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August 19, 2016 Dialogue

News and Notes

New Cy Pres Rules/Statutes for Legal Aid

Effective April 27, 2016, the South Carolina Supreme Court amended Rule 23 of the South Carolina Rules of Procedure to provide for cy pres distributions for legal aid purposes. Specifically, the amendment requires that, in class action matters where the claims process has been exhausted and residual funds remain, no less than fifty percent of residuals must be distributed to the South Carolina Bar Foundation “to support activities and programs that promote access to the civil justice system for low income residents of South Carolina.”

Further, the Wisconsin Supreme Court on June 24, 2016 amended Section 803.08 of the Wisconsin Statutes to require not less than fifty percent of unclaimed, residual class action funds to be disbursed to the Wisconsin Trust Account Foundation, Inc. “to support direct delivery of legal services to persons of limited means in non-criminal matters.” The effective date of this amendment is January 1, 2017, and the court’s order specifies that the amendment is applicable to proceedings pending on and commenced after the effective date. With the addition of South Carolina and Wisconsin, a total of 21 states now either permit or require the distribution of residual class action funds for legal aid purposes.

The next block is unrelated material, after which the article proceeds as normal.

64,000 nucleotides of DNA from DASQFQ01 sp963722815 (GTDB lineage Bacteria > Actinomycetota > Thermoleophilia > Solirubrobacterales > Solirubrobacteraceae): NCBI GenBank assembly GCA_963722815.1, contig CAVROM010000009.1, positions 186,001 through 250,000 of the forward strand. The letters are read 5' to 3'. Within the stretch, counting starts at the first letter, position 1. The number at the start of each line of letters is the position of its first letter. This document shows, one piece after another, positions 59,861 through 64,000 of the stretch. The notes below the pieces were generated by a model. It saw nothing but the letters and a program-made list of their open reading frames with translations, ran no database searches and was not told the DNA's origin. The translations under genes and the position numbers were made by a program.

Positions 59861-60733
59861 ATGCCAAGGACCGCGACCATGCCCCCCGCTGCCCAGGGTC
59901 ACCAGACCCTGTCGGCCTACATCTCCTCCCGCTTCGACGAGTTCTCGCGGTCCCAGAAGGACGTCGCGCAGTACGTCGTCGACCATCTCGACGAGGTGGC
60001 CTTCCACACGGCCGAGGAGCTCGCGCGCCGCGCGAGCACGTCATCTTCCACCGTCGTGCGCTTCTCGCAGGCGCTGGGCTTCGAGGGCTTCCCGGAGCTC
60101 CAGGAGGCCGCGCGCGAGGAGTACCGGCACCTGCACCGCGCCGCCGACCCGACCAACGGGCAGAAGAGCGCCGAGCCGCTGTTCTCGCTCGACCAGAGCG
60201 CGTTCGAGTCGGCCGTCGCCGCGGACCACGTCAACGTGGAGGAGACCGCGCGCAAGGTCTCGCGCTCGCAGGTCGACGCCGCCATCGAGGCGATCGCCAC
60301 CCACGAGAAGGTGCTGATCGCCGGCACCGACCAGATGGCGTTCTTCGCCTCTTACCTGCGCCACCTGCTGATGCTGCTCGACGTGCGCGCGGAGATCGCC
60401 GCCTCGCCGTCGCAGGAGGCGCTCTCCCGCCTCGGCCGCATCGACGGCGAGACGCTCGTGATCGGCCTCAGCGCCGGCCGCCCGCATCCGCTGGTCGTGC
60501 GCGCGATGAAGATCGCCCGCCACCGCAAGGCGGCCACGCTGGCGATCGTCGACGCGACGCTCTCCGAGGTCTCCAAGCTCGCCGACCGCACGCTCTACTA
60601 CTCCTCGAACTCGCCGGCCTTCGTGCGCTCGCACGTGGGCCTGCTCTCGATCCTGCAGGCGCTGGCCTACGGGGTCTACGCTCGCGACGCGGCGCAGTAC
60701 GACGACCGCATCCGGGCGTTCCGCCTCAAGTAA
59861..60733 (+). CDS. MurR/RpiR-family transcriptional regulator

Proposed Amendments to Virgin Islands IOLTA Rule

On May 11, 2016, the Supreme Court of the Virgin Islands proposed amendments to Supreme Court Rule 211, which governs the Virgin Islands IOLTA program. If adopted, the amendments will change attorney participation in the IOLTA program from voluntary to mandatory, establish interest rate comparability, remove oversight of the program from the U.S. District Court of the Virgin Islands, and establish oversight within the Supreme Court of the Virgin Islands. In the initial order, the amendments were scheduled to become effective on July 1, 2016, unless modified as a result of any comments submitted within 30 days. However, on June 29, 2016, the Supreme Court ordered the extension of the effective date to September 1, 2016, acknowledging that a delay in the effective date was warranted to provide the court with a meaningful opportunity to consider all of the comments that were submitted.